Wild Cities

Making Wild Cities — Notes on Participatory Urban (Re)Wilding

For the last few months I’ve been working as creative director on a new urban rewilding project. I’m not going to write about that project here (it’s still in development) but instead I’ll discuss some of the research I’ve come across and how I’ve started organising my thinking.

Participatory urban (re)wilding combines three distinct phenomena that have their own complexities and characteristics. Participation and cities, I know a thing or two about; rewilding less so. I’m interested in how to combine the three — in my view, doing so is one of the fundamental tactics we have for surviving the 21st century. But that gets pretty complicated. And messy, in a delightfully difficult way. Although I’ve dabbled in tangentially related themes several times over the last 15 years (including Flightpath Toronto, the GROW Observatory and the Huey-Dewey-Louie Climate Clock) this has been my first opportunity to get much deeper into the topic, and perhaps eventually to have some useful impact.

Wracławek, Poland

Rewilding → Urban Rewilding → Urban Wilding

There are dozens of definitions of ‘rewilding’ and I’m hesitant to present any single one, because it is through the multiplicity of its meanings that we understand just how complex the field is. But, broadly, rewilding refers to a range of processes through which humans ensure that non-human species and natural processes are re-introduced into a landscape in a way that they can become self-sustaining once more. With its macroscopic and long-term perspective on human-nature relationships it’s usually differentiated from ecological restoration. In Rewilding, the editors suggest that while rewilding is rooted in ecology, it is done by and for humans, and explicitly requires a multi-disciplinary approach.

Gardens by the Bay, Singapore

Urban Wilding → Participatory Urban Wilding

The current pandemic has demonstrated how intimately entwined we are with each other and with our natural and environmental systems. The way that different cultures and populations have handled this raises the question of how we will collectively respond to planetary-scale environmental crises. One thing that has been clear is how vastly different people’s responses have been to both top-down and bottom-up coordination in managing the pandemic. There has been no universally-adopted solution to the situation. Entire PhDs will be written on this topic. Connecting increasingly urban populations to the natural world is essential for humankind’s successful response to the environmental, social and economic challenges of the 21st century.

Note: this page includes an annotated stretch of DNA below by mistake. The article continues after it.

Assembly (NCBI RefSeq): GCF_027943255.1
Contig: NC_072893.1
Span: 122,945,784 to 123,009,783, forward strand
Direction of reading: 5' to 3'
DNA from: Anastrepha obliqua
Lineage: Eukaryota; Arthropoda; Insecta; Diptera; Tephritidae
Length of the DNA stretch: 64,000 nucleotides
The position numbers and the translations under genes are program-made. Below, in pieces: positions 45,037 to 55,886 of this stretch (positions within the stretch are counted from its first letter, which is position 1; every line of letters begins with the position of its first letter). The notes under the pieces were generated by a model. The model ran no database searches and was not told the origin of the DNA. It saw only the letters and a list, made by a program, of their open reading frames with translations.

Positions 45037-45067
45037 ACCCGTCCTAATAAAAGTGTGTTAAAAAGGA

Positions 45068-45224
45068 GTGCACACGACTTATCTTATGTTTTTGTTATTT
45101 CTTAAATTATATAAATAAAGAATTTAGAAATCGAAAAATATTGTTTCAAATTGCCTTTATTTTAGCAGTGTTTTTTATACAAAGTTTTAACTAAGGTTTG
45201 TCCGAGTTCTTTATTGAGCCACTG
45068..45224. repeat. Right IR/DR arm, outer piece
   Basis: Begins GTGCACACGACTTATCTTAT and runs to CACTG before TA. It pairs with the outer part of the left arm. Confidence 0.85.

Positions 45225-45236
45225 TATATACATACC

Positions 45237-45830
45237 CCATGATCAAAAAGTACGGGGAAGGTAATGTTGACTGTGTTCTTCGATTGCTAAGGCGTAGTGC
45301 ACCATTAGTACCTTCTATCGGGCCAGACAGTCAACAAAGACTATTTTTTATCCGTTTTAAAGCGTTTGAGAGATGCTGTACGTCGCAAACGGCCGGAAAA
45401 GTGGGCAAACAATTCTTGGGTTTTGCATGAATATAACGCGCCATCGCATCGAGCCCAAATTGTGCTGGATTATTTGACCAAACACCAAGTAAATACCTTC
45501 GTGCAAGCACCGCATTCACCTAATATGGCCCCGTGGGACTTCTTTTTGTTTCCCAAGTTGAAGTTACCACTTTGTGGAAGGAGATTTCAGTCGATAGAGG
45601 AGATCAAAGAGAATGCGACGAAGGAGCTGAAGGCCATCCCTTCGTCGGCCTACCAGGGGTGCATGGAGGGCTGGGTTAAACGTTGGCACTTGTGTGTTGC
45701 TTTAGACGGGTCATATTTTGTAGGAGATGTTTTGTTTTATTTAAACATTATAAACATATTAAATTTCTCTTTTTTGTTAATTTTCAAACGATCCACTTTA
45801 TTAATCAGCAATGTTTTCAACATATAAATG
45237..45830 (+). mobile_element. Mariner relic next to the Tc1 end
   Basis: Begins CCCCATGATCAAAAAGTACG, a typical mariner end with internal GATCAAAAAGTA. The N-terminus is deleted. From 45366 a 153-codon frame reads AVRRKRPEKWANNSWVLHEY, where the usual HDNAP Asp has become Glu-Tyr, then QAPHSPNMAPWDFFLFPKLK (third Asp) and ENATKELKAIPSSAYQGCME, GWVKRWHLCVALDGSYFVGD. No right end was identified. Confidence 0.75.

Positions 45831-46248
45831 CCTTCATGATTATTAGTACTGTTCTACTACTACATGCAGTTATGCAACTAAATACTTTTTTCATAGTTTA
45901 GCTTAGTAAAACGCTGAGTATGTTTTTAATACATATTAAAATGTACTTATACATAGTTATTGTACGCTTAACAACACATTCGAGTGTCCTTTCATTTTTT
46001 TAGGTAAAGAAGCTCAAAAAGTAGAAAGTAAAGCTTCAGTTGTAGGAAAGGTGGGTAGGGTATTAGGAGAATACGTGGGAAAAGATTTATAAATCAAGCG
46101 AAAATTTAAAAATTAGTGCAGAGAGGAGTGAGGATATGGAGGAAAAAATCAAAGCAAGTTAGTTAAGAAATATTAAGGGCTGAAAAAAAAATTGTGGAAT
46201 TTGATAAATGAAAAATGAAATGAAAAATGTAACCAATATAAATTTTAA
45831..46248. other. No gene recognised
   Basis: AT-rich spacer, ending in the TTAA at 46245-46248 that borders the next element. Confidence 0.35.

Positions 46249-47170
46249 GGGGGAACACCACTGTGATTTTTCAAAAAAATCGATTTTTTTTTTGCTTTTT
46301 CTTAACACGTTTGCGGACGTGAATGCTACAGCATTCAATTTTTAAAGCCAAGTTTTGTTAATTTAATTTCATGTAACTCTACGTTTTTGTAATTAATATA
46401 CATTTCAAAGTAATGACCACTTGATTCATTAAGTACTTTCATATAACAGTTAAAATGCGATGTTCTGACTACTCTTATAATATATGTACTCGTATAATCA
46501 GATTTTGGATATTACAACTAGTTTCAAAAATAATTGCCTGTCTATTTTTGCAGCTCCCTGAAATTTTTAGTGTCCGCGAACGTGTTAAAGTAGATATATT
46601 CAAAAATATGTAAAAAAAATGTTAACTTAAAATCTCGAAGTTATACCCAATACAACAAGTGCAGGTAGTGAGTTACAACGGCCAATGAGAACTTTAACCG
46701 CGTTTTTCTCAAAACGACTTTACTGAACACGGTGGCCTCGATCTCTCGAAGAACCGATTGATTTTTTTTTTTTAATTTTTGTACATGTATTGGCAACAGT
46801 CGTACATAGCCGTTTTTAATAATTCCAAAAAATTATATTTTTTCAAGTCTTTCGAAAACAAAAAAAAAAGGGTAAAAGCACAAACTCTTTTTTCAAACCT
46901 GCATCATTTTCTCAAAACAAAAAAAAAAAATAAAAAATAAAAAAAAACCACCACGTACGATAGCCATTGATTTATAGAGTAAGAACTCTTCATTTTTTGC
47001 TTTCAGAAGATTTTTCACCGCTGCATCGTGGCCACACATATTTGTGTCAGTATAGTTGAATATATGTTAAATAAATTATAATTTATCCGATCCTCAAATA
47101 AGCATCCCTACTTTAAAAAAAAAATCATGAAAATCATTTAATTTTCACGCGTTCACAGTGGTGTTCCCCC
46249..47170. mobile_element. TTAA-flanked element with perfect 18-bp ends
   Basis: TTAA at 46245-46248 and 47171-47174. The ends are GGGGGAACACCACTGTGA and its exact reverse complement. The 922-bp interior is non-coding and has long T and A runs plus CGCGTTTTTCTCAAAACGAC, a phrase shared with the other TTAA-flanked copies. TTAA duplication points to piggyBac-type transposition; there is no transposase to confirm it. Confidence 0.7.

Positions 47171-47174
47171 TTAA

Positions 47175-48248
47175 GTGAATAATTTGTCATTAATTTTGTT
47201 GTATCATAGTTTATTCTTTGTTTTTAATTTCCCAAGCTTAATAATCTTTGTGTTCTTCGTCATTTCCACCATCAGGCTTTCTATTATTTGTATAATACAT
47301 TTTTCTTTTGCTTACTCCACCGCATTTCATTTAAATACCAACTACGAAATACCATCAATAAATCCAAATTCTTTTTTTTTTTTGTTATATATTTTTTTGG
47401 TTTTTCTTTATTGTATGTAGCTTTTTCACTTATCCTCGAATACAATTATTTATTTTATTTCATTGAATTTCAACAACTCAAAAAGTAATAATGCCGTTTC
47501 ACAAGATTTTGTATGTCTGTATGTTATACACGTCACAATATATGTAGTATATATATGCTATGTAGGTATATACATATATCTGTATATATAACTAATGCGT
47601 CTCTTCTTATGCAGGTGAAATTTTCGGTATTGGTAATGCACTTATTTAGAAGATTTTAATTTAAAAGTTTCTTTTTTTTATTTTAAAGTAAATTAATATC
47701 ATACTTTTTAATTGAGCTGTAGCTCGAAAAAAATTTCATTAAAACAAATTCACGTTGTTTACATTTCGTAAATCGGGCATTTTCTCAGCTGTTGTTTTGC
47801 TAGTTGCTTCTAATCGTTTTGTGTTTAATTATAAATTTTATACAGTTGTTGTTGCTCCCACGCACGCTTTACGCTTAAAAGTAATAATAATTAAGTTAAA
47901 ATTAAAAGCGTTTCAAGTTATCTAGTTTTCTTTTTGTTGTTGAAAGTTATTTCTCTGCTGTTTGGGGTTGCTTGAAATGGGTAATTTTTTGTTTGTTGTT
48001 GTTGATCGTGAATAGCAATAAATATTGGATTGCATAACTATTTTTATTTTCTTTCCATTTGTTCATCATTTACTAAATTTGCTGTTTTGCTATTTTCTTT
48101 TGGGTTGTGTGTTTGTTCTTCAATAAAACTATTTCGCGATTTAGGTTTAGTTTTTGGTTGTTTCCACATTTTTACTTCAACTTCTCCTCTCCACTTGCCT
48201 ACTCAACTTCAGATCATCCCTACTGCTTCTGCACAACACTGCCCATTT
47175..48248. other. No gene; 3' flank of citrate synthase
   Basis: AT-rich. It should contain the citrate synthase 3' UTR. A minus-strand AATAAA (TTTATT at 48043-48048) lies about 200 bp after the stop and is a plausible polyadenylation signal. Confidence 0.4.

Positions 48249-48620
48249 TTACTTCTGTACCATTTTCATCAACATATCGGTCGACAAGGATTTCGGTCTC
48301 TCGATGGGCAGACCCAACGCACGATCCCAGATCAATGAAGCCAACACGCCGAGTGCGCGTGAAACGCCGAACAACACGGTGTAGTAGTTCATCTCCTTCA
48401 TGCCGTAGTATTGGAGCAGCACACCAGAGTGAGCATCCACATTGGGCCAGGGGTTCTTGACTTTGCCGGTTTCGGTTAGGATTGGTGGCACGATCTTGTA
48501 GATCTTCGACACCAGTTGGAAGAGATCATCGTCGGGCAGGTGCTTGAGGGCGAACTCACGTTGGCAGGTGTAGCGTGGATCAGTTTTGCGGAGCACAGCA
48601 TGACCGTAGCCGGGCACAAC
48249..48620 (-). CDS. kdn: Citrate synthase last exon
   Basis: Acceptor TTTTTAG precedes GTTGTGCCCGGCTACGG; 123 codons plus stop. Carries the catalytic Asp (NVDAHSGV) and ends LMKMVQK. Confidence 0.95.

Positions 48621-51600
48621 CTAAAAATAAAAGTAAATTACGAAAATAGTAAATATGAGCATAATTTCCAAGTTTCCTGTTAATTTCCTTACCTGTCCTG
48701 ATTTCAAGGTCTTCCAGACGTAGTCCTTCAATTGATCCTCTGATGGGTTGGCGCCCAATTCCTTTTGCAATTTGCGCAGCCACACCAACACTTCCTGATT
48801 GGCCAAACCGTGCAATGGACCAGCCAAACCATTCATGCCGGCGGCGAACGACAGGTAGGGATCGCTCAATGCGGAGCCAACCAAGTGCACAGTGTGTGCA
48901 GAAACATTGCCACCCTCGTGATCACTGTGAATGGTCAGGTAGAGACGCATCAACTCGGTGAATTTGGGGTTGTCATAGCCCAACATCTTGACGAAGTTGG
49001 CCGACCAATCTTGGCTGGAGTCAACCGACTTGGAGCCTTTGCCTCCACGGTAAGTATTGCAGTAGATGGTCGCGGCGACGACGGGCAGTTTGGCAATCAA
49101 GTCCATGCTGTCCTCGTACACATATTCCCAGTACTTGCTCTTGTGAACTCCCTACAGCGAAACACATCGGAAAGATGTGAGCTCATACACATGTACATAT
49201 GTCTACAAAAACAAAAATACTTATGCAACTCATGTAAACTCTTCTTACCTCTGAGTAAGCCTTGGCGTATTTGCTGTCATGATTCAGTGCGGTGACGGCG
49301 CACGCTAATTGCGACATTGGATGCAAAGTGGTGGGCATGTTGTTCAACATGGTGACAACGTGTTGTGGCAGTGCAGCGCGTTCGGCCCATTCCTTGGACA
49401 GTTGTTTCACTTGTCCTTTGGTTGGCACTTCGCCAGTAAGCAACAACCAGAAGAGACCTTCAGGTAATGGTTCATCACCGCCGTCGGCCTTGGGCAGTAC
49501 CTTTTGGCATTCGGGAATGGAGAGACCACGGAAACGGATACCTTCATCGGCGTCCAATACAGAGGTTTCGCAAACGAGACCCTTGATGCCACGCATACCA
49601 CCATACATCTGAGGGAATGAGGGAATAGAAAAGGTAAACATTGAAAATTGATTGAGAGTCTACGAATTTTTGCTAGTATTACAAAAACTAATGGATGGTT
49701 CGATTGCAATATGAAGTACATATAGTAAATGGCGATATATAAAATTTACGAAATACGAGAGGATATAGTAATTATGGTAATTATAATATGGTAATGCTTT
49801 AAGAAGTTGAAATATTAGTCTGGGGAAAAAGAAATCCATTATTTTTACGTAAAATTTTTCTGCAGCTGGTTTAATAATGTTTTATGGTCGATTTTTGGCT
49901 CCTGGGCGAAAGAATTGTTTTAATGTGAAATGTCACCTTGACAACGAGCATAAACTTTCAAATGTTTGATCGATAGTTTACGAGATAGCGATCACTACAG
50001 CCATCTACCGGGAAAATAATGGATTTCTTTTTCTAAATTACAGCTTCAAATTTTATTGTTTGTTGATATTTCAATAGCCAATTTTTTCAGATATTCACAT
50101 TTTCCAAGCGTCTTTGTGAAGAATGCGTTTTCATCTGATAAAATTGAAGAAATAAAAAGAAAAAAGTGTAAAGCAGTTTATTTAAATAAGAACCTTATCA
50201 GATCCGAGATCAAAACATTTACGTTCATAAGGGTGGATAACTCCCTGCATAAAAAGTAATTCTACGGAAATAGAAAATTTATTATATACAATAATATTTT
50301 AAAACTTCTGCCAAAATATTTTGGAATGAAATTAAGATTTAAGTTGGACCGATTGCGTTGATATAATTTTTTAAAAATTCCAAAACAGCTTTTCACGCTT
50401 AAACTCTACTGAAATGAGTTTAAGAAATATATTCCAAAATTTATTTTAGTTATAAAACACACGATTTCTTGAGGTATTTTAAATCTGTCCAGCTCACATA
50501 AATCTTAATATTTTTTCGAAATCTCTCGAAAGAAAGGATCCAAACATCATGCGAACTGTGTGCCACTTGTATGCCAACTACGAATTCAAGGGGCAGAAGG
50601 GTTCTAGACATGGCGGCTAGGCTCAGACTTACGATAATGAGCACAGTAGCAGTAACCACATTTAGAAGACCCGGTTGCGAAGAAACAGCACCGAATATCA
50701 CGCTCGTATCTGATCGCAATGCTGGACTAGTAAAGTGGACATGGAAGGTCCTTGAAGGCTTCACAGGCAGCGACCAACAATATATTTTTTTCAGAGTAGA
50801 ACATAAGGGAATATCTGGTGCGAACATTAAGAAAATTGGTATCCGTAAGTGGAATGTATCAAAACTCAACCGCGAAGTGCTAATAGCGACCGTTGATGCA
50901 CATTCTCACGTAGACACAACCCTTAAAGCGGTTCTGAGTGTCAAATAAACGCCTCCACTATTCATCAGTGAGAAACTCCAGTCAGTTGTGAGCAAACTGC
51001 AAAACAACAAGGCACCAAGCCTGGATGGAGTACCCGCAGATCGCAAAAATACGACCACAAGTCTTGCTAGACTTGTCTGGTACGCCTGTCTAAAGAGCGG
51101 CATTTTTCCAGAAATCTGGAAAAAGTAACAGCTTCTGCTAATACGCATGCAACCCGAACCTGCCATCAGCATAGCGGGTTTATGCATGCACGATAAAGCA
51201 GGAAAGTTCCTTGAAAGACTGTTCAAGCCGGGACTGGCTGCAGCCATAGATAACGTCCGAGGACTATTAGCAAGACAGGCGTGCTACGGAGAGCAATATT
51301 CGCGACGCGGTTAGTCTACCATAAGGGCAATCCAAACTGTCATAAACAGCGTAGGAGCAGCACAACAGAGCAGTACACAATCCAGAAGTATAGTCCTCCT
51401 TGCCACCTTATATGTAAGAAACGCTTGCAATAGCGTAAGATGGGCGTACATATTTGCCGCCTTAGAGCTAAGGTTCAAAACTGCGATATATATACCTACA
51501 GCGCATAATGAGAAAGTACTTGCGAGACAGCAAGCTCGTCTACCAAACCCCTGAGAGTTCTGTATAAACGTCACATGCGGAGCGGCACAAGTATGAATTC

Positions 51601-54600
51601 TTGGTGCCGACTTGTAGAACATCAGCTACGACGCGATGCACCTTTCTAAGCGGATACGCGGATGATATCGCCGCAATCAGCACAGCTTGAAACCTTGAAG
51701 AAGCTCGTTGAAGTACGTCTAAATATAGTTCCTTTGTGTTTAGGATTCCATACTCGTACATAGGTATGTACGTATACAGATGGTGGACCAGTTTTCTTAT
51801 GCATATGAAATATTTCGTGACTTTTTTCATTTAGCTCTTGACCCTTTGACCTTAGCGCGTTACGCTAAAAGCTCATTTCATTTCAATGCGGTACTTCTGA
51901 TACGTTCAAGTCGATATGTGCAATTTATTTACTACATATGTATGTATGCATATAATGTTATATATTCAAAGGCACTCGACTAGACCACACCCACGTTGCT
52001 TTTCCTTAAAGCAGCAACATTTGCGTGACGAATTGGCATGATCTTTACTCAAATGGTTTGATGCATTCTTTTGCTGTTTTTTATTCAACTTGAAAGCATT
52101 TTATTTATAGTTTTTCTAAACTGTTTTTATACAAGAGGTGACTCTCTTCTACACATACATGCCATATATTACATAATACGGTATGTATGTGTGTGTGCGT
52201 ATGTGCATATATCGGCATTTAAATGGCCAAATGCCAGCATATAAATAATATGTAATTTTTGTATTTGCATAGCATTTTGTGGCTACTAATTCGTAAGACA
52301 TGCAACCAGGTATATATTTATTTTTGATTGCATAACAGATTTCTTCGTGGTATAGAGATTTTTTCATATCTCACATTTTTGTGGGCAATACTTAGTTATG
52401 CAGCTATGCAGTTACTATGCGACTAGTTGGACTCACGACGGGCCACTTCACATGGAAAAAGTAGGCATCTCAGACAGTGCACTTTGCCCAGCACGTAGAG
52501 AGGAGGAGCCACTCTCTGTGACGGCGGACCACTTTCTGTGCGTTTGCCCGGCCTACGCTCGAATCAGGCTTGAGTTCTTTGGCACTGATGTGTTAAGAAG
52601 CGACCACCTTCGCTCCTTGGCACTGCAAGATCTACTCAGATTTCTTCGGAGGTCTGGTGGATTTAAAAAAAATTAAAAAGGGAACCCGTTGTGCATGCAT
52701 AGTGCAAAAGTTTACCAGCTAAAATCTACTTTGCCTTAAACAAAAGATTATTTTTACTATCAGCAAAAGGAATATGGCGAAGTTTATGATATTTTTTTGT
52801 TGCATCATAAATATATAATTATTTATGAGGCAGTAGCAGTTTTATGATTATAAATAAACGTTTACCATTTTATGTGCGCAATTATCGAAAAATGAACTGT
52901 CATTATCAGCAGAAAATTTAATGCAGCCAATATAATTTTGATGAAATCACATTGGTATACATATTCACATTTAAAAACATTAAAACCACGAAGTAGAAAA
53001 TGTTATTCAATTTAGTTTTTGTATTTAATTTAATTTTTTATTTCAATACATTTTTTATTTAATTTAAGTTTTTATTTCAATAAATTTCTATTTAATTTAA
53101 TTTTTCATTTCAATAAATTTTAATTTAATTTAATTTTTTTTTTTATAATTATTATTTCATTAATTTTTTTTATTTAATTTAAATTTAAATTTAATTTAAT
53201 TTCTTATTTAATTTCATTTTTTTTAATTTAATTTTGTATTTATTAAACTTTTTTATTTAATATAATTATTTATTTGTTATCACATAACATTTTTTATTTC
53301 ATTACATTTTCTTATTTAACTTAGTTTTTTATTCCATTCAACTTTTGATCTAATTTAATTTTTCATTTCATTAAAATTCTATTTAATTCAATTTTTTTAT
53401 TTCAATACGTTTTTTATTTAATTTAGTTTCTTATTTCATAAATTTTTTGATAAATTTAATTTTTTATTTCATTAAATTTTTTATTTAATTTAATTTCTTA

Swale by Mary Mattingly, a ‘floating edible landscape on a reclaimed barge’

Wild Cities and the Climate Emergency

The brutal fact is that either we change the way we live, or the local and geo-scale effects of the climate emergency will change our lives for us — we’ve already seen its effects resculpting the physical fabric of our cities, disrupting infrastructures we rely on, and substantially altering the social fabric of our cities as effects are felt to vastly different degrees by rich and poor. Wild cities are coming, one way or another.

House mice eat the same food and breathe the same air that we do.

Founding partner/creative director @Umbrellium • @Thingful • working on engaging cities • haque.co.uk